Surprising new data has uncovered a huge appetite for digital media among mobile users: almost two out of every three minutes spent with online publications happens on a smartphone or tablet. Beauty retailer Sephora makes hay from this trend of consuming content on small screens by creating videos for its mobile app that turn shoppers into engaged viewers and then into buyers. Buzzfeed also wants to make money from its engaged audience with its new online clothing store. Read on to learn more about how shoppers are being driven to consume media and media consumers are being driven to shop.

Mobile Digital Media Apps Are Ruling Reader Engagement

If any digital media properties still doubt the importance of mobile, a new report from a comScore should prove persuasive.

Seventy-five percent of the time, when consumers go online, they do it via a mobile device. Their use of such devices to engage with digital media has increased 53 percent since 2013, according to the report. Here’s what mobile engagement looks like now:

— Mobile represents almost two out of three minutes spent with digital media.

— Apps have an 80 percent share of the mobile readership growth, and account for 50 percent of digital media time.

— Among the top 1000 digital media properties, mobile gains have led to a 36 percent increase in audience size.

The report also notes that consumers are experiencing push notification fatigue: 38 percent of users say they rarely or never agree to accept push notifications, up from 31 percent in 2015. As consumers become inundated with more push notifications, and with requests to receive even more, publishers will need to become more sophisticated in their use. As we know from our experience with email, personalization can do wonders to keep key engagement channels open.

How Sephora Uses Content To Transform Millennials Into Engaged Content Consumers

As the cosmetics industry embraces digital marketing, Sephora is able to consistently hit the right note with its millennial target consumer. The company’s latest digital offering is an Android application that, like its iPhone app, drives commerce with education-based content, as reported in Mobile Commerce Daily.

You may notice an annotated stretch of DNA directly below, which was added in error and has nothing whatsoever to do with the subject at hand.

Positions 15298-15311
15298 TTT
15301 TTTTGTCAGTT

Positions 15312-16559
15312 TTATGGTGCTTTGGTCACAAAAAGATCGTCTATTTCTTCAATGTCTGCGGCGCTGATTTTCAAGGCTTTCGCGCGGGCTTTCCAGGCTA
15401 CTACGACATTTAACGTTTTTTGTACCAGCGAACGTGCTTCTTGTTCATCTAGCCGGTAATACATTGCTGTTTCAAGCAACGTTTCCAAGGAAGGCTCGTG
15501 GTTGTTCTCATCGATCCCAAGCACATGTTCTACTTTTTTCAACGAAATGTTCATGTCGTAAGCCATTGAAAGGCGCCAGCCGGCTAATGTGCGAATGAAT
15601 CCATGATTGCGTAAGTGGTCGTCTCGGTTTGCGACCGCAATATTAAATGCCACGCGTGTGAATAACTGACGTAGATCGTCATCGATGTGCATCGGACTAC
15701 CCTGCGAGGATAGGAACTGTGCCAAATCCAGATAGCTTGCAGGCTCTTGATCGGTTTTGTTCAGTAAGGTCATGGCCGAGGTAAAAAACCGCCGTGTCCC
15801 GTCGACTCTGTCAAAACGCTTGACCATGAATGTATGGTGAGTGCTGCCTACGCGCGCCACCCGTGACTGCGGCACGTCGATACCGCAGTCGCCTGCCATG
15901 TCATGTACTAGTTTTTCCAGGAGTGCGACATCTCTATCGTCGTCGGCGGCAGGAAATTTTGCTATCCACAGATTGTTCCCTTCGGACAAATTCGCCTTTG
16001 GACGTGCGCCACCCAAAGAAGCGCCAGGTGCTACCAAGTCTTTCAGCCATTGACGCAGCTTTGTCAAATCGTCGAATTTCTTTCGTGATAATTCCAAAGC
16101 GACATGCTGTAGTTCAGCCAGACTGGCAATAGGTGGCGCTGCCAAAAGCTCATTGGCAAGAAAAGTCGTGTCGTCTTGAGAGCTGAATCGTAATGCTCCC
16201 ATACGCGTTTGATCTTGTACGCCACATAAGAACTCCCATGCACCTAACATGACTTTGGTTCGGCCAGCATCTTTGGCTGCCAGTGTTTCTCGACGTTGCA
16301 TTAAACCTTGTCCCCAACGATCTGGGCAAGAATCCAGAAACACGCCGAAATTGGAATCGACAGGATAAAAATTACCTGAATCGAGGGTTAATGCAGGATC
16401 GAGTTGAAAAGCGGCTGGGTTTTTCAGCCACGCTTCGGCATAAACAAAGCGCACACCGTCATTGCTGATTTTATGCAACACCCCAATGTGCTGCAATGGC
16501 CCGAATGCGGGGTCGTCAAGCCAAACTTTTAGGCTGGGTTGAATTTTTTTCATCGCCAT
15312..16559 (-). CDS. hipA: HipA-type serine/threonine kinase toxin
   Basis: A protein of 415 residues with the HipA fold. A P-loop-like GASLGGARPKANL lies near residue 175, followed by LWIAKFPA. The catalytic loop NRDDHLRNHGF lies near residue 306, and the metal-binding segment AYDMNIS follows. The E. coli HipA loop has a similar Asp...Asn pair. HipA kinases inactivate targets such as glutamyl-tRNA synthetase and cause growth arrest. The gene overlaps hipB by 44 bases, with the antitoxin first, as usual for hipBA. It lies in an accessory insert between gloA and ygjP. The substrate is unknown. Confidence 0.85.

In imitation of the Internet’s successful beauty vloggers, Sephora’s new online videos offer how to tips, tricks and expertise. Access to these tutorials, product demos and “get-the-look” clips, however, is reserved exclusively for app users, encouraging downloads and keeping consumers engaged.

The ultimate end goal, of course, is sales. Viewers can click “add to basket” right from a video or bring their app in-store to buy the product they want. That helps Sephora continue its explosive growth with millennials who, as Racked notes, dominate the beauty-buying space.


With a New Online Store, BuzzFeed Shopifies Its Audience

This summer BuzzFeed Shop opened an online store to sell BuzzFeed swag, including t-shirt, socks, buttons and more emblazoned with slogans and meme-style text and images. This new ecommerce venture is part of a larger effort at the publication to create “shoppable” content for readers, noted BuzzFeed’s head of commerce Tessa Gould in Poynter.

Gould’s title alone exposes BuzzFeed’s strategy to find new revenue streams. “[C]ommerce is…a small but fast growing revenue stream for BuzzFeed,” she also noted to Poynter. 

If the Buzzfeed retail venture is successful, other publishers may want to explore about ways to shopify their content with products relevant to their audiences.